We had a rough week on Wall Street – today, U.S. stock index behaviors are not good – SP500 and DJIA continue to drop.
First, markets dropped significantly after President Trump tweeted about initiating new tariffs on Chinese goods Sunday night.
After recovering somewhat, the markets tanked again when officials like US Treasury Secretary Stephen Mnuchin confirmed that the president’s tweets were possibly becoming actual policy.
This week, Chinese delegates are in the process of meeting with Americans to try to hash out solutions to a US/China trade problem that has led to a lot of investor fear and uncertainty.
This morning, we see the S&P 500 and Dow Jones Industrial Average falling further after reporters confirmed that the president has actually raised tariffs on additional Chinese imports.
“Early Friday, the administration raised tariffs to 25 percent from 10 percent on Chinese imports that are worth about $200 billion a year,” write Alexandra Stevenson and Matt Phillips in the New York Times this morning. “President Trump said the increase came in response to Chinese officials attempting to “renegotiate” a pact aimed at calling a truce in the trade war. China said it would respond with unspecified countermeasures. Mr. Trump also said on Twitter that ‘there is absolutely no need to rush’ on a trade deal, dampening hopes that an agreement would be reached quickly.”
Results on the markets are hair-raising to many short-term traders – unless they’re taking market short positions!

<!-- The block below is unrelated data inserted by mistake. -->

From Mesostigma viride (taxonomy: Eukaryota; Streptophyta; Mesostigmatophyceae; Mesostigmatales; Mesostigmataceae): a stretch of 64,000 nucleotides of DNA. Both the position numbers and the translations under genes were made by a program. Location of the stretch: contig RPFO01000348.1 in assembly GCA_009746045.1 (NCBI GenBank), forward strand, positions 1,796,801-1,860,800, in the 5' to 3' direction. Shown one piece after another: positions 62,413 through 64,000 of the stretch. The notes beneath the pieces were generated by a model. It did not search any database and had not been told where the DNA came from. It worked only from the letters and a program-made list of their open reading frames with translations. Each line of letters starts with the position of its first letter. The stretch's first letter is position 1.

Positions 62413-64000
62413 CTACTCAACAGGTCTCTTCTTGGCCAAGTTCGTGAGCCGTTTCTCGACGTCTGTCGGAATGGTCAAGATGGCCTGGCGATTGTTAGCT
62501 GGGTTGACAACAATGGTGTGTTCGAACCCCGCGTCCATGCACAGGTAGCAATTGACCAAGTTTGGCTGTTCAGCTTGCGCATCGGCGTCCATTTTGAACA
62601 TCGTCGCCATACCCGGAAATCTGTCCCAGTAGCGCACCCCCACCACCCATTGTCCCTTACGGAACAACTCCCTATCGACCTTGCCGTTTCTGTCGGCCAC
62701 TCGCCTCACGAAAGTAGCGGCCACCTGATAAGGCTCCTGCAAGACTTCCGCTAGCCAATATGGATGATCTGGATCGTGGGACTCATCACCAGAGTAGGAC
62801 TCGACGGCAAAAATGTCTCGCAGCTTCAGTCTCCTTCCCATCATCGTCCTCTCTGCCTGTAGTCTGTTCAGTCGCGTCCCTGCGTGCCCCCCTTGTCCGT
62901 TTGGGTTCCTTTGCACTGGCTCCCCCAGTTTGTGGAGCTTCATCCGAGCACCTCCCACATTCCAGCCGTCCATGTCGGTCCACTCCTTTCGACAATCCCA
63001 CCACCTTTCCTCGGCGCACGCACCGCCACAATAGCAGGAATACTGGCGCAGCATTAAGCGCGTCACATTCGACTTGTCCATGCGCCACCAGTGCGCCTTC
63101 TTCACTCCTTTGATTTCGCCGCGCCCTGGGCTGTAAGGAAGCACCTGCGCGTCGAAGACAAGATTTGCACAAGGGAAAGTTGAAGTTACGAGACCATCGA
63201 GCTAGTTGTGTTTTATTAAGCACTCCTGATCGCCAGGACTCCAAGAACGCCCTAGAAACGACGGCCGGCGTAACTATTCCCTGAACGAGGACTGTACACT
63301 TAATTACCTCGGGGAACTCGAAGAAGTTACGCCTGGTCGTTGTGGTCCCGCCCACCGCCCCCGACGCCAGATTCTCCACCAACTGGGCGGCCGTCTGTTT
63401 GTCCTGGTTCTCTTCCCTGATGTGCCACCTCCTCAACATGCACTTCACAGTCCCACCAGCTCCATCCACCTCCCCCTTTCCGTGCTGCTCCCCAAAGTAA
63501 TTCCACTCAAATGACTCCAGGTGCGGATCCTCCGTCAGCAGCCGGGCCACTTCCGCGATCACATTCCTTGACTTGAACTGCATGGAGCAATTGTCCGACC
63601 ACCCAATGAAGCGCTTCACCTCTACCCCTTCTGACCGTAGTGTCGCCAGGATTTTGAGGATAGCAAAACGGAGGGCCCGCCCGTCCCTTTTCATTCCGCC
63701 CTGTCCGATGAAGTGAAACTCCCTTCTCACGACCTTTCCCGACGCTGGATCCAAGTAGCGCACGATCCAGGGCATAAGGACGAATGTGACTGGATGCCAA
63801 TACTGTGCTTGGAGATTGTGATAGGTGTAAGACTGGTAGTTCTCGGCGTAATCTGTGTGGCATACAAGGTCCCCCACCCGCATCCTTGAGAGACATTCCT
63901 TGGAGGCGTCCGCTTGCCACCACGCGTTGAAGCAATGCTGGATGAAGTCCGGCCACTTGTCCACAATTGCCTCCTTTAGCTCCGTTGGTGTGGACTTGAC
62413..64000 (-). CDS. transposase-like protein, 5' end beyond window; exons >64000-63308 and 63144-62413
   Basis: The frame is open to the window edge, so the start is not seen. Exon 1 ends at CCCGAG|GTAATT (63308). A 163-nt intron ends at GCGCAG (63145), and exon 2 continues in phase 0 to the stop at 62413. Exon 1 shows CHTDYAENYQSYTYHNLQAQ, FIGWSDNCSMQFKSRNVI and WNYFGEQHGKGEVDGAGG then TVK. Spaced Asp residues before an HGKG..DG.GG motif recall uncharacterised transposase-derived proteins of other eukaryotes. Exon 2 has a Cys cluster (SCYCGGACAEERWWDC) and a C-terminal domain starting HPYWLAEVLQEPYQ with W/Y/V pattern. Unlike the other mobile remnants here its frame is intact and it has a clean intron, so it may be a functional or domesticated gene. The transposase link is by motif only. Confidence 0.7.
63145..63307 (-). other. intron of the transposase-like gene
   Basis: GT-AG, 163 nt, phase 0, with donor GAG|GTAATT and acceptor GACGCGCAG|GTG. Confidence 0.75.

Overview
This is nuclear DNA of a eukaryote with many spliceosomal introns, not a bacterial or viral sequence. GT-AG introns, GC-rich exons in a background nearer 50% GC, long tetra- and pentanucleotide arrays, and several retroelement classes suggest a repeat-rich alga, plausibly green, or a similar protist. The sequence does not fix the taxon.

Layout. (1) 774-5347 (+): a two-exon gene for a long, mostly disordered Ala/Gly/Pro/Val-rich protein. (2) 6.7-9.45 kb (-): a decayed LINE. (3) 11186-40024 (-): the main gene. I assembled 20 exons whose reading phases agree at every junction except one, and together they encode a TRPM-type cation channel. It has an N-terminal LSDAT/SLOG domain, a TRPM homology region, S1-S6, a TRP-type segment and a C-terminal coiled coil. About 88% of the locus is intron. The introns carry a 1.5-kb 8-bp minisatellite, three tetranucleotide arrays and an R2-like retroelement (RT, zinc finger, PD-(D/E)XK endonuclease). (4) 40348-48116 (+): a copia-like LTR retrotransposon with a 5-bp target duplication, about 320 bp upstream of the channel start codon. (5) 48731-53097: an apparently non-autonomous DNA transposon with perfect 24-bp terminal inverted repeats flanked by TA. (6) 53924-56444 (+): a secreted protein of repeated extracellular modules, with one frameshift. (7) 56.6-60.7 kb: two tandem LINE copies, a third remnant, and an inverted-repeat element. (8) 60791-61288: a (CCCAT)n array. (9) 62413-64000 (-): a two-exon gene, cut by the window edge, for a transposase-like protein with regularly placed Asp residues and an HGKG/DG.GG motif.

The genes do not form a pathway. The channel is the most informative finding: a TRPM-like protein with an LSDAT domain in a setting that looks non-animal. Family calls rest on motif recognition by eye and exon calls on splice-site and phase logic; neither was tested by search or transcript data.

“Yields on the 10-year Treasury note declined again, suggesting investors continued to move money into the safety of government bonds,” Stevenson and Phillips add. “The yield on the 10-year note hovered around 2.43 percent in morning trading. Prices for soybeans, a top American export to China, slipped again and hovered near their lowest levels of the last decade.”
Some global markets seem to have sustained the damage, but the question is how these punitive measures will affect not only the stock market, but trade in the real world.
American farmers have been some of those heaviest hit by retaliatory tariff activity.
“Six economists in the Agriculture Department’s (USDA) research branch quit the Trump administration in a single day late last month and more are reportedly planning to leave,” reported Brooke Seipel in The Hill May 7. “The exodus comes after the Economic Research Service (ERS) published findings that painted the new Republican tax law, Trump’s trade disputes and other policy decisions as hurting American farmers financially. A recent report shows a drop in farmers’ income by about 50 percent since 2013, and says slightly more than half of farm households have faced negative farm income in recent years, forcing them to rely on other sources of income to support their families.”
Manufacturing, though, is not immune, either.
“The tariff announcement helped send a measure of raw-material prices paid to an almost seven-year high in March, the Institute for Supply Management’s manufacturing survey showed Monday,” wrote Bloomberg analysts April 3 on a prior round of trade threats. “That led in turn to panic buying, pushing prices higher still, with some suppliers completely selling out, according to some of the survey’s contributors. About 32 per cent of the respondents’ comments related to the threat of duties, ranging from the potential for higher costs to concern about limited availability around production schedules, according to Timothy Fiore, chairman of the group’s factory survey committee.”
More to come – STAY TUNED!